The Making of “Matumaini”

Greetings.

It seems like just yesterday I was presenting a Christmas card, and telling you the story behind these little pieces of my heart. Last year, I presented “Fluff and Hum: A Fireside Miracle,” a card forged by fate that carried a great deal of emotion.

Before I present Matumaini (pronounced: ma-too-my-eenie), I’d like to share a bit of her backstory.

A Feminist Symbol | As I marched through the streets of St. Louis on January 21, 2017, as part of a global movement historically to be known as the “Women’s March,” I knew this year’s card would feature a feminist symbol with a theme of resistance.

She needed to be strong – to convey my sense of feminism – to convey my commitment to defending those (people and animals) who need it most – and to be a beacon of hope.

There was one animal I had in mind – an animal that is highly, and aggressively territorial, a defender and protector but also a fearless mother and feminine symbol of fertility – she is a hippopotamus.

Naming and Personal Connections | As I do every year, I try to establish names that are memorable – though some may be a bit tricky to pronounce (remember Piph, the snow white elephant – pronounced “Piff,” or “Pato” the Brontosaurus – pronounced “pat-O”).

This year is perhaps the most challenging of all: “Matumaini.”

The Swahili word for “Hope,” Matumaini became the driving force behind the story. Not only would I feature a feminist symbol, but I needed her to be a fierce defender of what’s good in the world – of the light that seems lost in darkness. I needed her to be a beacon of hope.

I also needed her to be a nod to my friend Lauren, whose favorite animals are hippopotamuses. I needed her to be a memento for my friend Erin who visited from Australia this summer (more on this connection in a moment) – and I needed her to stand confidently alone in the darkness, unafraid and glorious.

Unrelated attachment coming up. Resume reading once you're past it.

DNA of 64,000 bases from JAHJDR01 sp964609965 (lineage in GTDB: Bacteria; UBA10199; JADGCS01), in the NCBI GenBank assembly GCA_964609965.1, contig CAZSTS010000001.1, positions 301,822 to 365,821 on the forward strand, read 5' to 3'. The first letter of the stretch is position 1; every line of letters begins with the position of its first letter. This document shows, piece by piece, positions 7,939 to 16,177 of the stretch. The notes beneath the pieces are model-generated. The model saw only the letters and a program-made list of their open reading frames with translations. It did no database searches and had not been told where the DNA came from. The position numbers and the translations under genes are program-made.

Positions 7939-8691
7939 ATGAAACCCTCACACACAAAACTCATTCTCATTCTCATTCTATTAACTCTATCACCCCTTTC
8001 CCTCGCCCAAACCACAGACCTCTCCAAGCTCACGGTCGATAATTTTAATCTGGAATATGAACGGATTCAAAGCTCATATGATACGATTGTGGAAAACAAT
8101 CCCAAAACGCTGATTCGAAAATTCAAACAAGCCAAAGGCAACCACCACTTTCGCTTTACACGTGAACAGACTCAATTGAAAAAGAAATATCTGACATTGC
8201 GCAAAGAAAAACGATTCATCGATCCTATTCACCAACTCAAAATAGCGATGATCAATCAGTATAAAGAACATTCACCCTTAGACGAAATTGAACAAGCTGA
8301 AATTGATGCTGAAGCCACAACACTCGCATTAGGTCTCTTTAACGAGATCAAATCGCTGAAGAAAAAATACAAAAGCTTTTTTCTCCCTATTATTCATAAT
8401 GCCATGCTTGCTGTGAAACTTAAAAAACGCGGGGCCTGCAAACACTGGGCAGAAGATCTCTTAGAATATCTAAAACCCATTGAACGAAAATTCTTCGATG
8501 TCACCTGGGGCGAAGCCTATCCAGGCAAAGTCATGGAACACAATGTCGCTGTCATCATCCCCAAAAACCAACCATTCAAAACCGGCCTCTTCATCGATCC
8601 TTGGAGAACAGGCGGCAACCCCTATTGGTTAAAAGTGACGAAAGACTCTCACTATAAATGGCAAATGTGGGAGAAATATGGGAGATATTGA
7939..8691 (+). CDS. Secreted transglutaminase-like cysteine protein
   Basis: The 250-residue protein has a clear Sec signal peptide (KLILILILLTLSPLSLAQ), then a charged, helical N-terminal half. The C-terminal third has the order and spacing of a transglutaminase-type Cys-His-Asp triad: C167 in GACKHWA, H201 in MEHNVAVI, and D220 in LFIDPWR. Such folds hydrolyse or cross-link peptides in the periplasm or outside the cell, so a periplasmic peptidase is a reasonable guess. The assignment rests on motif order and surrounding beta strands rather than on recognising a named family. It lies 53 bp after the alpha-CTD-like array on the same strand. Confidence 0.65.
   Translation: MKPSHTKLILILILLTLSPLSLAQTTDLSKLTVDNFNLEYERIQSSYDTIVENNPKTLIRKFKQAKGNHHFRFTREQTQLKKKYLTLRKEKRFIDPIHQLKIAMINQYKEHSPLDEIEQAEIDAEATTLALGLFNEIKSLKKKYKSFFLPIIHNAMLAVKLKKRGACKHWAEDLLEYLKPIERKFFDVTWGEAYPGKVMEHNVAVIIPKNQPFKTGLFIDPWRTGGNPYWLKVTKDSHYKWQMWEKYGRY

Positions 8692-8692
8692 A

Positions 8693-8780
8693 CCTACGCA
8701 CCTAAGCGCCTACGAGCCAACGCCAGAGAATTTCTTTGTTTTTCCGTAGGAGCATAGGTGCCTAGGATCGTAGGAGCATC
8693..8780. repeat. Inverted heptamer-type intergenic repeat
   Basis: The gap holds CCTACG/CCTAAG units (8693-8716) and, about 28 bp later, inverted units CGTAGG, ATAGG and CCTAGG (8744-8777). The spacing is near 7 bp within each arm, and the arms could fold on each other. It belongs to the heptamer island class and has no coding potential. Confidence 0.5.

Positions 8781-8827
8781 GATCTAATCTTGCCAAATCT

The Hippo that almost was | Matumaini as she was initially designed sort of resembled a pig. I realized then, I needed a point of reference. A quick google search gave me more than enough and within an hour, I had several different options: a ballerina, a plush toy, a semi-cartoonish hippo and one or two others.

Then, when Erin came for her visit, we had wandered (well we didn’t really wander, we bought tickets first) into the King Tut exhibit at the St. Louis Science Center after visiting the Zoo. Little did I know then that I would be so inspired.

Initially, Matumaini was designed to reflect the beautiful Egyptian art and textures I observed throughout the exhibit. But before Matumaini could be drawn in her final form, she needed a story.

A Day in the Park | I remember the day I wrote “Matumaini” being mostly sunny and brisk enough for a light jacket or sweater. It was a perfect autumn day – and one I fully intended to make use of.

At a secluded picnic table, I pulled out my notebook and began her story. As I wrote, everything began flowing. The first half was markedly dark and doubtful. The second half became bright and hopeful. That is Matumaini. She is hope and power.

Suddenly, I found the Egyptian-inspired art I’d designed didn’t fit (for that I found another purpose). I had a vision of Tchaikovsky’s “Dance of the Sugar Plum Fairy” meets Hyacinth Hippo from Disney’s Fantasia – and the final version of Matumaini was born.

And now, without any further delay, I proudly present:

Matumaini

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